Israel and Palestine in airstrikes amid ceasefire, Netanyahu says ‘we WON’T tolerate this’
The move, an unusual escalatory step, came after Israel and Gaza militants exchanged rocket fire overnight. Seven Israelis were wounded near Tel Aviv when a house was destroyed by a rocket fired from the Gaza strip. Hours later, Israel responded with a wave of retaliatory attacks which wounded five Palestinians. Hamas said Egypt negotiated a fragile ceasefire late on Monday, although neither Israel or the Egyptians have commented on any truce, and Gaza militants fired rockets into southern Israel while Israeli aircraft carried out strikes in the Hamas-ruled territory overnight Tuesday.
Latest video from the border region showed at least half a dozen tanks being mobilised by the Israeli Army and explosions could still be heard in Gaza early on Tuesday morning.
Israeli Channel 10 news correspondent Or Heller posted a video on Twitter of the tanks near the border.
The journalist said the “forces continue to descend south” towards the 1950 Armistice Agreement Line which separates Israel from Hamas-ruled Gaza.
The Israeli military said in a statement it was “prepared for various scenarios” while Prime Minister Benjamin Netanyahu cut short a visit to Washington to deal with the latest round violence.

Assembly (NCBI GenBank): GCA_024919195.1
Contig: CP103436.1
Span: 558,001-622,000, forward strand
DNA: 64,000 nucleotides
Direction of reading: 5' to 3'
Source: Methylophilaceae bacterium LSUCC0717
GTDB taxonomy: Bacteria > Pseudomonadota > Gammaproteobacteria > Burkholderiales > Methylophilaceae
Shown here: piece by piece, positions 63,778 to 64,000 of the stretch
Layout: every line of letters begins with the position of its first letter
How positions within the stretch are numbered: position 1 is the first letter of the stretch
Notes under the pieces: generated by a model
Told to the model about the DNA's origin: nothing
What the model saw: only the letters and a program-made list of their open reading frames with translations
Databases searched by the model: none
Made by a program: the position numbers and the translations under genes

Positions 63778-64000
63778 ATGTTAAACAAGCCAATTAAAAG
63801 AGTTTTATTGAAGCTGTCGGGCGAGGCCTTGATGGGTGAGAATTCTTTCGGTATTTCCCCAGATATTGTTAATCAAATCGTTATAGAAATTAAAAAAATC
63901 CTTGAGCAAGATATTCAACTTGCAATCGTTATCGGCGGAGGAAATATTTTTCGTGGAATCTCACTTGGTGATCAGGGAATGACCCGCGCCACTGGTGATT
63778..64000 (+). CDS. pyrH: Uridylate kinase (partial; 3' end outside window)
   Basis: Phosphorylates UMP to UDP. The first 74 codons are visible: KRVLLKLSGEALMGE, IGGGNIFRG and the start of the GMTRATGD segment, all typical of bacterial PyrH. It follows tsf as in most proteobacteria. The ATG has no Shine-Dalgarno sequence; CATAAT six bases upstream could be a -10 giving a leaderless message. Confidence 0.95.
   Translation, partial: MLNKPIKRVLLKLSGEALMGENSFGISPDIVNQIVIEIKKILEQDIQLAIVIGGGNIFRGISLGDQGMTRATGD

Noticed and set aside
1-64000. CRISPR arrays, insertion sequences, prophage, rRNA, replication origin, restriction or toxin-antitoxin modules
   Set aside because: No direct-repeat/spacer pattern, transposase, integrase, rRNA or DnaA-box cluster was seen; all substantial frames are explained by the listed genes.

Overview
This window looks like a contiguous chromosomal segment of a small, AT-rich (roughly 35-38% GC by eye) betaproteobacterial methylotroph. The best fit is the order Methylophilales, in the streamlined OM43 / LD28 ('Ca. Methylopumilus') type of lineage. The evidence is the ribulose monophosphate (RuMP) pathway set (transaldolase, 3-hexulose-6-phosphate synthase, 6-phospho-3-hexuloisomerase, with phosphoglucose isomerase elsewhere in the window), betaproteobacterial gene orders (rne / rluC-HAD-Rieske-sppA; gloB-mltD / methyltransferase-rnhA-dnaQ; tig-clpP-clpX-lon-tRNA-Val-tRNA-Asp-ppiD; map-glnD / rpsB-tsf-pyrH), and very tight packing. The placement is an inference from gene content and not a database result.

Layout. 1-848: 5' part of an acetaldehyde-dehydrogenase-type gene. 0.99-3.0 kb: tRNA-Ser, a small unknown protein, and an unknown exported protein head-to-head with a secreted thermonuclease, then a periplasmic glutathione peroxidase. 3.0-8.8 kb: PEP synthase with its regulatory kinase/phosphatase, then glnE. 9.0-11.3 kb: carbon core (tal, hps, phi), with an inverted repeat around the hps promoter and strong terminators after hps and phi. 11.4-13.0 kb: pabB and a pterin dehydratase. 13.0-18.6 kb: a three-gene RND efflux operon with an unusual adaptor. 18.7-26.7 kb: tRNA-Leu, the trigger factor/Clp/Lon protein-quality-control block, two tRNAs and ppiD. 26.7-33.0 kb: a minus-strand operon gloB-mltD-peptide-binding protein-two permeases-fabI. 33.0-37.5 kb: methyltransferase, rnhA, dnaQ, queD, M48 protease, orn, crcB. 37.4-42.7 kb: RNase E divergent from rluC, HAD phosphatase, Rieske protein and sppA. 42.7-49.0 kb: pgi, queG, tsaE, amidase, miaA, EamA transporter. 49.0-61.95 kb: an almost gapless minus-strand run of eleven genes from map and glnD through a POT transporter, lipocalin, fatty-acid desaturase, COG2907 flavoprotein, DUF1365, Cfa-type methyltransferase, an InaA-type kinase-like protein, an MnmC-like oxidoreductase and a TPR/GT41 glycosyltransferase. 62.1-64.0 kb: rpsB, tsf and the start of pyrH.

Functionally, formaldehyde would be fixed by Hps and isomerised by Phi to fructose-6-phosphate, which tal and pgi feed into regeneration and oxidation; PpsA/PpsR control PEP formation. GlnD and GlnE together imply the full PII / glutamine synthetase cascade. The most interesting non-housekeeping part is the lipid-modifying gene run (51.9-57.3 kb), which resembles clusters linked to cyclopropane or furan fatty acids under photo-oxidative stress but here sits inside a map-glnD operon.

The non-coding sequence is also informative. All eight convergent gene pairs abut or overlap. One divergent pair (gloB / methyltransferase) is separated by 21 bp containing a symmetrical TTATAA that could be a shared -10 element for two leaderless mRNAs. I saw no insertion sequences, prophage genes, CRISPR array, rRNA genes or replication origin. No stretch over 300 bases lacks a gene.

In a press conference standing alongside President Trump, Mr Netanyahu vowed “Israel will not tolerate this”.
He added: “As we speak, Israel is responding forcefully to this wanton aggression.”
President Trump said Israel had the “absolute right” to defend itself.
Israel has waged three wars on Gaza since the Islamist militant group Hamas took control of the territory in 2007.
Israeli air strikes in retaliation for rockets from Gaza are a frequent occurrence but Israel’s swift movement of extra troops to the border area was an unusual step, raising fears of a fresh conflict.
Overnight, Gaza militants fired further barrages of rockets into Israel, many of which were shot down by the Israeli defences while others landed in empty areas.
Earlier, dozens of explosions had rocked the Palestinian coastal enclave of Gaza but there were no immediate reports of casualties.
Londoner Robert Wolf, whose house was destroyed in the initial rocket attack fired over from the Gaza strip, described how he nearly lost his entire family.
Mr Wolf, who was at home with his wife, two children, daughter-in-law and two grandchildren in Mishmeret near Tel Aviv, said: “If we hadn’t got to the bomb shelter in time I would now be burying all my family.”
“They would all be dead if we didn’t do what we were supposed to do.”
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